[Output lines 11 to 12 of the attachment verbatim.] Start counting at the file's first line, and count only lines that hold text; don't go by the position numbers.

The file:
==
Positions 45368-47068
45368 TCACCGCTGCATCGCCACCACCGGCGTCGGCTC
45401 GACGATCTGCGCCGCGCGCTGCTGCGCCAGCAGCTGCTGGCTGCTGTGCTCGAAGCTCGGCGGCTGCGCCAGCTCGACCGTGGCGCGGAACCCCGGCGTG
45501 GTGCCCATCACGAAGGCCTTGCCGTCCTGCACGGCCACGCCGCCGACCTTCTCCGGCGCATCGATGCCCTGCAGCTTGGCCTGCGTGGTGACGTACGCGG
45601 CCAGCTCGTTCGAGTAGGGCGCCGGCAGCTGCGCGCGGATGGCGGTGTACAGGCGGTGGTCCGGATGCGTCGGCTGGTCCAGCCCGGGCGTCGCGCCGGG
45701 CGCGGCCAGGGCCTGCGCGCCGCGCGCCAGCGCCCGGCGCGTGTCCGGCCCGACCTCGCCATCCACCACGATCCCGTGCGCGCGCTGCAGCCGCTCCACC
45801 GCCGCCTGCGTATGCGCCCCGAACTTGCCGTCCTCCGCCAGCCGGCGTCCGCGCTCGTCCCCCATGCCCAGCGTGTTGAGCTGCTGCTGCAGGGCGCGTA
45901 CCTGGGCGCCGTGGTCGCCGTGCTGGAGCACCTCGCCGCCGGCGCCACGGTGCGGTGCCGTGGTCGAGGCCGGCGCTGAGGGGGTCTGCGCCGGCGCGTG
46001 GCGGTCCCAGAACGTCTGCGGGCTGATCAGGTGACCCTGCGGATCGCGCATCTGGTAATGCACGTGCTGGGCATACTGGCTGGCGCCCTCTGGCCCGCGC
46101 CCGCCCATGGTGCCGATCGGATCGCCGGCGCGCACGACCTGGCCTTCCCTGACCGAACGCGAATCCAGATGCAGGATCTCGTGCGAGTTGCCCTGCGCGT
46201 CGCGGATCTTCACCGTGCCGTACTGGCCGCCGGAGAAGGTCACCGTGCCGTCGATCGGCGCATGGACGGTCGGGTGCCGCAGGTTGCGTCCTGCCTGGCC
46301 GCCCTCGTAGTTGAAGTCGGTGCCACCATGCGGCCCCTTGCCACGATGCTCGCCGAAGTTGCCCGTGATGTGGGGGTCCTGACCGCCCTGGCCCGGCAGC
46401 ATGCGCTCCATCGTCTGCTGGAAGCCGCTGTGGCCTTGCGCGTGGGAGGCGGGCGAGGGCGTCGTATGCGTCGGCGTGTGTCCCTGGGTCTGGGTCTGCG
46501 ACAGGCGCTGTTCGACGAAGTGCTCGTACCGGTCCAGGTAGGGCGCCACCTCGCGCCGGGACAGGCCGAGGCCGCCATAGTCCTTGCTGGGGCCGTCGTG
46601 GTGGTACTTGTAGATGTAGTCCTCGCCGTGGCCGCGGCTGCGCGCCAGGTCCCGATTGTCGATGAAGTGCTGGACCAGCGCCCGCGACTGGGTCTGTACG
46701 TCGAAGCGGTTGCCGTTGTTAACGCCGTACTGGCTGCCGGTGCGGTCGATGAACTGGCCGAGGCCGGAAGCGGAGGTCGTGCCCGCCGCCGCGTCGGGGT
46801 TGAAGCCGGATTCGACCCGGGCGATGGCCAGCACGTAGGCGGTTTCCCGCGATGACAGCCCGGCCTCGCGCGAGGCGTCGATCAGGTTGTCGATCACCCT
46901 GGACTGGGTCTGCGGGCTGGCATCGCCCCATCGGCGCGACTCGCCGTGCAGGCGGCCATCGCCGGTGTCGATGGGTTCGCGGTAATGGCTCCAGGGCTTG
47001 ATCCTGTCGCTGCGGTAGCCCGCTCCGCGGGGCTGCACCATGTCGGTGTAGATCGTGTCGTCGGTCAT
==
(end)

46201 CGCGGATCTTCACCGTGCCGTACTGGCCGCCGGAGAAGGTCACCGTGCCGTCGATCGGCGCATGGACGGTCGGGTGCCGCAGGTTGCGTCCTGCCTGGCC
46301 GCCCTCGTAGTTGAAGTCGGTGCCACCATGCGGCCCCTTGCCACGATGCTCGCCGAAGTTGCCCGTGATGTGGGGGTCCTGACCGCCCTGGCCCGGCAGC